It is the twelfth of December in the year 2020, and the little girl climbs onto her father's lap and asks, "Daddy, did you ever see snow?"
The father laughs.
"Oh, yes, honey, there used to be lots of snow in Chicago," he says.
"What happened?" asks the little girl. "When did it stop?"
"Well, that's a tough question to answer," says the father. "But I'll try. Seems to me that in the 1990s the winters had started to get a little easier; they weren't as cold, there wasn't as much snow, the wind didn't howl as loudly, and the Santas who stood on street corners could sometimes be seen perspiring and drinking iced tea. More and more people started talking about these mild winters—but no one really did anything about them.
“And so people in winter started playing golf and jogging and doing stuff in the lake, which used to freeze sometimes because it would get so cold. And people started going to places like Canada and the Swiss Alps, where they still had snow and where it was cold.”
He pauses for a moment in reflection. "In the old days winters used to be roaring indoor fires in things called fireplaces, snowball fights, skating on frozen ponds, sledding down hills covered in snow."
"It sounds like the old-fashioned winters were sooooo fun," the little girl says.
“A lot of it was. They used to make these real pretty sculptures out of ice at the Lincoln Park Zoo. But there were some bad things too, like cars that would be buried for a long time, no places to park, something called frostbite that would make fingers and noses and toes all numb. Sometimes schools would have to close because of the snow and cold."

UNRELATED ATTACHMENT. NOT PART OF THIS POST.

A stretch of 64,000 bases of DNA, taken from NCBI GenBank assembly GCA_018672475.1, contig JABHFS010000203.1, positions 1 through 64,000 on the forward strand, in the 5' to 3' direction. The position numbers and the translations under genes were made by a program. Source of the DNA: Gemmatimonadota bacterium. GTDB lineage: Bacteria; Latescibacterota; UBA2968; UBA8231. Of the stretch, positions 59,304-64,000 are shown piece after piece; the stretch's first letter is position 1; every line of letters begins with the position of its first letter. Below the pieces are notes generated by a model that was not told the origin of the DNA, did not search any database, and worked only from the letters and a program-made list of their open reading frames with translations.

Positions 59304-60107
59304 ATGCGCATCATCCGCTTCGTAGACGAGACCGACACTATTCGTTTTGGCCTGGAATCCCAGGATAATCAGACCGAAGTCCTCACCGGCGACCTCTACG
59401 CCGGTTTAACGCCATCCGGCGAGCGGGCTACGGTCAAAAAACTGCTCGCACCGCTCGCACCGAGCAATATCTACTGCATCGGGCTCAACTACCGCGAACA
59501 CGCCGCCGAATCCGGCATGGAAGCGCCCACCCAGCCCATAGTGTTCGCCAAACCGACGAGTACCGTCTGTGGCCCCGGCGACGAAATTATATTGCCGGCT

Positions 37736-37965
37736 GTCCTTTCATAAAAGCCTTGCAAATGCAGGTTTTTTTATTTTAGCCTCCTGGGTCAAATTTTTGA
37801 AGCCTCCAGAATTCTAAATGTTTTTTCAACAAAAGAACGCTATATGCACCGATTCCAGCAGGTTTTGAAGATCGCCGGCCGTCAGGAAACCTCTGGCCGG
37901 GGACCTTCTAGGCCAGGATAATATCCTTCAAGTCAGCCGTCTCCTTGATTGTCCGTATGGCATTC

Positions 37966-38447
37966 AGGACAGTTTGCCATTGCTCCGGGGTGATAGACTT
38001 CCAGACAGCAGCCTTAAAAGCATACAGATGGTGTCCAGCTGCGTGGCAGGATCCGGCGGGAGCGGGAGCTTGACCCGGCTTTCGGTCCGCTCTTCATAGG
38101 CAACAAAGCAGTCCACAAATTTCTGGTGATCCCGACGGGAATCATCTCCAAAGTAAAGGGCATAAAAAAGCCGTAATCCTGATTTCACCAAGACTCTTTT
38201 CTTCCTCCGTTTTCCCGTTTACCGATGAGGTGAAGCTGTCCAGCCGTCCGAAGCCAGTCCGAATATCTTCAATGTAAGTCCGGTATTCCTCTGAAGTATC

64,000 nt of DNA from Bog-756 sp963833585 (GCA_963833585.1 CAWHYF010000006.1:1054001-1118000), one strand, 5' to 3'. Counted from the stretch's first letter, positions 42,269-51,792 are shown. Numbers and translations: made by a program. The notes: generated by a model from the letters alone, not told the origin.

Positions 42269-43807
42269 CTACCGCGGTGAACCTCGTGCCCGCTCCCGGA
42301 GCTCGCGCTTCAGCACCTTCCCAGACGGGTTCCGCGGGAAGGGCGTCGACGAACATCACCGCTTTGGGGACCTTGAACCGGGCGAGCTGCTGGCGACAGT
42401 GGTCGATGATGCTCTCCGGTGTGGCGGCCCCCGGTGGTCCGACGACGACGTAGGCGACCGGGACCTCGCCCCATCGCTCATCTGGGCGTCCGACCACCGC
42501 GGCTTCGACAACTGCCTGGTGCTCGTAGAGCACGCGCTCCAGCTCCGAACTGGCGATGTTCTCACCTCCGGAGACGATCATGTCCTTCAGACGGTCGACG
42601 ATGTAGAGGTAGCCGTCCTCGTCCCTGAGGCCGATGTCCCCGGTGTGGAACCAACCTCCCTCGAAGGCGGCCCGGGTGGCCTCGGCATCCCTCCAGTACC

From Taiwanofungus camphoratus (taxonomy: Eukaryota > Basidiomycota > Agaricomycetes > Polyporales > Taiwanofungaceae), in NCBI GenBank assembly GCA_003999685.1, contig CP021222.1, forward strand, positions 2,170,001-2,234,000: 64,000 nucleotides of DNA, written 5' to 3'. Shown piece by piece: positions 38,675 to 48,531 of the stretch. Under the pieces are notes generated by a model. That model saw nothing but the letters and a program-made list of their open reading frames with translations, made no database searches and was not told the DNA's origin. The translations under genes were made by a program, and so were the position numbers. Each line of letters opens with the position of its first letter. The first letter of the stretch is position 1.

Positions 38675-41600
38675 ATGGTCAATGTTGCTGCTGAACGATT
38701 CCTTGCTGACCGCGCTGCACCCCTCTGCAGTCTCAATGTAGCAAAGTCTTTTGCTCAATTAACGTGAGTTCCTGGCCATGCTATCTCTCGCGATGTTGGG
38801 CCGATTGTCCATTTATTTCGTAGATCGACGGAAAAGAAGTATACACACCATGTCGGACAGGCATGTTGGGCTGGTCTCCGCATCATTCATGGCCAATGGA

"Schools would be closed!" says the girl.
"So, Daddy, do you remember what snow looks like? Do you miss it? Do you miss the snow and the cold?"
The father looks outside. The sun is shining brightly and all is green. He can see his wife and younger son putting out treats for Santa—a pitcher of lemonade and some chips and salsa—on a table that sits on the deck of the swimming pool, where some neighborhoods kids are splashing.
"I do miss it a little. Snow was white and it was beautiful; and sometimes late at night, when the moon was out, it would sparkle on the trees and lawns like a million little stars that had fallen from the sky," he says, wrapping his arms around his daughter. "And when the temperature would get low it could make you feel really alive and fresh and make you want to hug a pretty little girl really tight so she would never, ever get cold."